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Dave Carpenter

UTAS School of Plant Science

Look! There on that log, is it a plant? Is it an animal? No! It's a fungus!

Fungi are amazing, they are not plants or animals as some people think but are a class of organism all of their own. They can be small, single celled types to huge hectare spanning forms. They can live on and in plants, animals or the soil. They can also help or hinder the organism with which they live through parasitic or mutual relations, but the best bit about fungi is the beautiful fruiting bodies they create.

What interested you in science as a child?
I had no intention of going to uni when I was at high school, "Yes! No more school" was all I could think about, but after working in "the real world‟ for a few years I became eager to learn more and decided to enrol. I always loved the outdoors and bushwalking so I completed a Diploma of Conservation and Land Management at the Ryde institute of TAFE in Sydney. This sparked my addiction in science which has yet to leave.

What did you study at university?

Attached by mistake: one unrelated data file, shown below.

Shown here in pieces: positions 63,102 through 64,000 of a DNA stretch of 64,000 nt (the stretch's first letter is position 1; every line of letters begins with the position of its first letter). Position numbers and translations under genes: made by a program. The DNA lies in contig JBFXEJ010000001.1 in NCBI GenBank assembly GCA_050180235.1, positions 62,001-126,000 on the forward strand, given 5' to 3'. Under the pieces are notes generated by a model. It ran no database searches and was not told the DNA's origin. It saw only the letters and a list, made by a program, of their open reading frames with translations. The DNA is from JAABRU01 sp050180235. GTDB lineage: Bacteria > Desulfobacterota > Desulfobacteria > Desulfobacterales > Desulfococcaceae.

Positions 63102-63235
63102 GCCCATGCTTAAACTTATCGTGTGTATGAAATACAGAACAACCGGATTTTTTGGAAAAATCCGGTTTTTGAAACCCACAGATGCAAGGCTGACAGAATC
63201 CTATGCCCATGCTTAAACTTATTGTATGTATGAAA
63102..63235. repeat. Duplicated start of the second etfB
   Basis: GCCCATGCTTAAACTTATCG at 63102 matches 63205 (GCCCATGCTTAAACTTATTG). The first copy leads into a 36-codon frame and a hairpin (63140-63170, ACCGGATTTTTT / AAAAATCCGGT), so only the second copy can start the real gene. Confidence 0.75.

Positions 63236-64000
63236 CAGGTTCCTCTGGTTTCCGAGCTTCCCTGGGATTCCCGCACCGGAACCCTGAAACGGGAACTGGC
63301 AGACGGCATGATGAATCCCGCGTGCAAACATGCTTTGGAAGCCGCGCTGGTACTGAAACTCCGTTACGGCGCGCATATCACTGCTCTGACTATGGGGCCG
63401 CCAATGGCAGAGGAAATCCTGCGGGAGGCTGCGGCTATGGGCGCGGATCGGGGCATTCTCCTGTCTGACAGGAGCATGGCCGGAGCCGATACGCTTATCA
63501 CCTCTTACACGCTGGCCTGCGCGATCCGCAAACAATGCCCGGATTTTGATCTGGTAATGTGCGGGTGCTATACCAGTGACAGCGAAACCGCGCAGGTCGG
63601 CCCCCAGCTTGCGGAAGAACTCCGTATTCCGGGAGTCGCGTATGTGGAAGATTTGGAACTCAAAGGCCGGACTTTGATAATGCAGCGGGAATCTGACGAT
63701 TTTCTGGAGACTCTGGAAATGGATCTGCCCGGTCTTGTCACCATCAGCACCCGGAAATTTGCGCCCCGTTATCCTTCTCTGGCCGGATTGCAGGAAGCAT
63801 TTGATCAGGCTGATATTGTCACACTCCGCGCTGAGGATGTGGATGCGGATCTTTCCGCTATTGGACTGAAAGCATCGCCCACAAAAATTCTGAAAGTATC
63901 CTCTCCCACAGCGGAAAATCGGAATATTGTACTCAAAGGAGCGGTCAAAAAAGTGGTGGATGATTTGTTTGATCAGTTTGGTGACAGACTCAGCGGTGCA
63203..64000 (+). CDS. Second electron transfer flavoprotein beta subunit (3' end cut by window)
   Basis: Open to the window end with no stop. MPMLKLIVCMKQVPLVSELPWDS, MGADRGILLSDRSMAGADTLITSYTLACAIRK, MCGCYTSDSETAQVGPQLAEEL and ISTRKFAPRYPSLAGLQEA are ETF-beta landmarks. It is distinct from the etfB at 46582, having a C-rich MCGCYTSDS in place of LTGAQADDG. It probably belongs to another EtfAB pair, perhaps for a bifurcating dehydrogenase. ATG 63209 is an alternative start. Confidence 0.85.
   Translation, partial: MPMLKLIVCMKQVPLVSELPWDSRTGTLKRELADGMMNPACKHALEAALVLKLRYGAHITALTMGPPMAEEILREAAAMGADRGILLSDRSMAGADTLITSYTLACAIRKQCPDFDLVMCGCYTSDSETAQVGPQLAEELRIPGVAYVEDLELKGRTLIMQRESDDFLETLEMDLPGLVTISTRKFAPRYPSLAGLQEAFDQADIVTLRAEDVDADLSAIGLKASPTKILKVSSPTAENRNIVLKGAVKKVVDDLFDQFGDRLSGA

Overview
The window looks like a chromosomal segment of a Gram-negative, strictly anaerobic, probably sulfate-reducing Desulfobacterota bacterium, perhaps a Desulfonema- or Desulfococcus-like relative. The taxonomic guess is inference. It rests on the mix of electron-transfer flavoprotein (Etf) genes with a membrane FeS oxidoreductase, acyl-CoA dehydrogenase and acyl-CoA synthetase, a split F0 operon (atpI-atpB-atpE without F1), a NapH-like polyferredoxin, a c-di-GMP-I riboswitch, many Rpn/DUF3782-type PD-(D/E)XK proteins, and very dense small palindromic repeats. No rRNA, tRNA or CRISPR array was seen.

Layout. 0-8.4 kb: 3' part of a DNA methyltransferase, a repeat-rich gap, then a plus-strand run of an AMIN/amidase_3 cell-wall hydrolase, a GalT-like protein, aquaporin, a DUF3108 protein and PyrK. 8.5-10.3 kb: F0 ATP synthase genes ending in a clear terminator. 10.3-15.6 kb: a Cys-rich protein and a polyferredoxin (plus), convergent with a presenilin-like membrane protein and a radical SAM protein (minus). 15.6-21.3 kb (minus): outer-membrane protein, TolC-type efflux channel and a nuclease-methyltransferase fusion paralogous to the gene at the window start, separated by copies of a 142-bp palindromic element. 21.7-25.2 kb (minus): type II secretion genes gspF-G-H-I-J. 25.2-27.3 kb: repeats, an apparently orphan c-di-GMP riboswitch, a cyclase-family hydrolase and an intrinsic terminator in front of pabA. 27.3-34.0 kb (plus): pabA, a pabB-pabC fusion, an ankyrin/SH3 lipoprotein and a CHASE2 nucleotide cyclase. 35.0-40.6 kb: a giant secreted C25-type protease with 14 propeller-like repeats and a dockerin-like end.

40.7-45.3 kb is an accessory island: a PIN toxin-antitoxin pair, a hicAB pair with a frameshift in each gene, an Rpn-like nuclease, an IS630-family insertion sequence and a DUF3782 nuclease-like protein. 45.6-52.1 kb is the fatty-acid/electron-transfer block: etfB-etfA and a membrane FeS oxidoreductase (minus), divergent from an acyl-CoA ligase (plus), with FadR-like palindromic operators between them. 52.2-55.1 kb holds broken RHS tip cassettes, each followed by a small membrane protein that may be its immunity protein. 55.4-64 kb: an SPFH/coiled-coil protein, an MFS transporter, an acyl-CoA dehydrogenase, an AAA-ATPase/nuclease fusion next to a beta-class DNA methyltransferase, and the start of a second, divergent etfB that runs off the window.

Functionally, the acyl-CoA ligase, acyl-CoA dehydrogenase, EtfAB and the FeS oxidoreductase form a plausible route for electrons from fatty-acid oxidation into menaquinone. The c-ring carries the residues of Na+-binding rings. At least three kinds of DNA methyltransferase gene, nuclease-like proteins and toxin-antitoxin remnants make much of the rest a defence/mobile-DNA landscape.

After TAFE I decided to enrol at UTAS. Tasmania seemed to me to be the best place to study environmental based units as it has a large area of wilderness in such a small and easily accessible area. I finished my Bachelor of Science in 2009 majoring in Plant Science.

What is your current research project?

My honours research involves looking at the species of fungi found on dead wood. The decomposition of dead wood is an essential ecosystem process within a forest. Fungi turn dead wood into useable nutrients for plants and provide habitat and food for many animals. I‟m collecting data on what species of fungus is found on what size dead wood and the type of decay that the wood has undergone. This research will help forestry managers plan better for biodiversity and help catalogue species found in association to certain plants.

What do you love about science?
Love about science? Everything! (except statistics). Being able to research a topic in the literature and then plan an experiment, go out and do it, collect data and then use that data to show how or why something does what it does is awesome. It also helps that the people who do science and work with me are slightly crazy, just like me :-)

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